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Does everyone with eczema and psoriasis need to avoid dairy?

July 15, 2022

I’d like to start by saying that I’m not a doctor or a nutritionist or a scientist. I’m just a person who’s passionate about health, nutrition, and healing. I’m a lifelong learner. Please speak to your doctor if you’re interested in changing your eczema or psoriasis treatment.

When I see the same questions pop up with my family and friends and Miller’s customers, I just need to learn more. This week, I’m exploring eczema and psoriasis and their connection to diet.

In the US, about 10% of people have eczema and 3% have psoriasis. I mean, gee, that’s a good amount of the population.

For those who may not know, eczema and psoriasis are both skin conditions caused by an underlying autoimmune disorder. Severity varies, but both conditions result in a red, itchy, uncomfortable rash.

When someone is diagnosed with eczema or psoriasis, they of course want a solution ASAP. Mainstream medicine often treats the symptom and not the root cause.

On the one hand, this is a good thing. If someone is in discomfort or pain from a rash and is at their personal breaking point, I’m happy that there are options to treat the symptoms. 

The most common mainstream option is topical steroid creams, but this should not be used long term. In the natural world, sun, apple cider vinegar, epsom salt baths, turmeric, tea tree oil, oats, aloe, calendula, Manuka honey, the list goes on and on... are all options for symptomatic relief.

But let’s not forget how important it is to get to the root cause. That’s the only real way to heal.

More often than not, a doctor will tell their new eczema or psoriasis patient to immediately remove dairy from their diet. Is this medical advice founded in science?

The idea here is that dairy is the root cause. It’s assumed that the patient has an intolerance or allergy to dairy. When dairy is consumed, their body has a flare-up, an immune reaction that causes inflammation.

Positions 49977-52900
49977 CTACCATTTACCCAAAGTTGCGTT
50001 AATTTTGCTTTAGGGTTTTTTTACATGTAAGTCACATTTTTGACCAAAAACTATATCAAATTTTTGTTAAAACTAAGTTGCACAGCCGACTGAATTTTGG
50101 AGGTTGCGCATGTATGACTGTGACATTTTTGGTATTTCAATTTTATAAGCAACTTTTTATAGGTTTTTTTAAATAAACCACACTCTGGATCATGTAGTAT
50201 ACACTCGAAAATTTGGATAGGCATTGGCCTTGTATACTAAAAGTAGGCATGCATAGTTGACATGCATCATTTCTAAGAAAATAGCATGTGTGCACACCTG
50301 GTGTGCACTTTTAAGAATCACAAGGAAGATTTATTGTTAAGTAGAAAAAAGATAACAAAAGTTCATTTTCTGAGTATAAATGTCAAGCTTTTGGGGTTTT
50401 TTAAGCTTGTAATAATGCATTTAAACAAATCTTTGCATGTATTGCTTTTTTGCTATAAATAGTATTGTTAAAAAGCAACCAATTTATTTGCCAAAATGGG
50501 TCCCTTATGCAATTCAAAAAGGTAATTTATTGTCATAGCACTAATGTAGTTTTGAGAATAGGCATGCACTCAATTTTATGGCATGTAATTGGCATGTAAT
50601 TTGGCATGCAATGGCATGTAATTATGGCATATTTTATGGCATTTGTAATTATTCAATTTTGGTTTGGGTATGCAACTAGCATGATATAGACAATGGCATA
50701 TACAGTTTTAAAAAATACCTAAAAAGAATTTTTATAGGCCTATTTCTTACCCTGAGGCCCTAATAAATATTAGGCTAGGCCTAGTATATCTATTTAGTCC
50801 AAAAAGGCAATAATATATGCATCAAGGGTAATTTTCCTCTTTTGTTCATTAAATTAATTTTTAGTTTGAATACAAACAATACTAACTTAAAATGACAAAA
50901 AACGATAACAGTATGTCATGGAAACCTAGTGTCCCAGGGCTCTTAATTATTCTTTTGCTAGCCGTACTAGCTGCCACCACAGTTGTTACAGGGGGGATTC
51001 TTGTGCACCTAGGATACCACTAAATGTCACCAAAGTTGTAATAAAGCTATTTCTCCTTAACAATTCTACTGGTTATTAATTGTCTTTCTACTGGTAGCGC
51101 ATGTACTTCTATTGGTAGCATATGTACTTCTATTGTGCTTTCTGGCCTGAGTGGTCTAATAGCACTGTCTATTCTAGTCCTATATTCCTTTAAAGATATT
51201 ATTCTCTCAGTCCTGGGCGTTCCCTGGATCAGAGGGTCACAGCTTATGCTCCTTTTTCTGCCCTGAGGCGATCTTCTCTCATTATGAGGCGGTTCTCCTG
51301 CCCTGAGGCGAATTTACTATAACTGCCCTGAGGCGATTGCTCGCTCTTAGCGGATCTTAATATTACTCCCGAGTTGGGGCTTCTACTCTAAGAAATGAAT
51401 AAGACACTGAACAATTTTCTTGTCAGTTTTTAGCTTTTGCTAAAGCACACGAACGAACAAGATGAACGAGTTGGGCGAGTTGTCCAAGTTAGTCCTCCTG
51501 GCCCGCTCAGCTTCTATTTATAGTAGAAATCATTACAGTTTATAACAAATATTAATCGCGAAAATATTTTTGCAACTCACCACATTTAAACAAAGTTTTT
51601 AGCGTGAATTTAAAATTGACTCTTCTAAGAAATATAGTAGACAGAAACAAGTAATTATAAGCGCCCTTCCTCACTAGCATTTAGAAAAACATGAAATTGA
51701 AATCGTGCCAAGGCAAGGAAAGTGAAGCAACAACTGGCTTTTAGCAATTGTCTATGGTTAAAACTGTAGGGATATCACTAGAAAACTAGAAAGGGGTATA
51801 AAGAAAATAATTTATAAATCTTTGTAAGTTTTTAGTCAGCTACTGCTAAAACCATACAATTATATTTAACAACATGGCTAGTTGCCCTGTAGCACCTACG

Let’s break it down. On a large scale, about 10% of people in the US have a food allergy, and 1.9% of people in the US have an allergy to milk specifically. 

About 30% of people with eczema have a food allergy. If eczema patients follow the same trend as above, then about 6% of eczema patients would be allergic to dairy. I couldn’t find stats for psoriasis and food allergies.

Given the stats, it seems overzealous to recommend removing dairy, an entire food group, as a first course of action. 

A better course of action would be to test for dairy or other food allergies before altering your diet. We have the technology to test for intolerances or allergies to lactose, casein proteins, or whey proteins, so let’s use it!

If you find out that your body does have trouble with dairy, it makes sense to remove it for immediate relief. Then, you can work on figuring out the root cause, healing, and then reintroducing dairy.

No matter the illness, nourishing your body with food is paramount to healing. And dairy is a delicious and nutritious staple food.

Especially for children, let’s not take dairy away without good reason. 

Eating regeneratively farmed, natural foods provide you with optimal nutrition that your body can use with ease. It’s so different from vitamins and supplements. You can learn more about regenerative healthcare here

It’s also important to note that BIG diet changes can put unneeded stress on your body. If you’re already ill, we want to reduce stress and not create more.

The lesson learned? Obsessing over your diet isn’t going to heal your eczema or psoriasis. 

Learn to let it go. Learn to listen to your body. Be patient. Your body is complex and finding the root cause can take time.

How have you dealt with health struggles in your life? What has helped you heal? Do you view food as medicine?

I’d love to hear from you. Comment below (no account required, start typing for the guest option) or contact us.

Marie Reedell

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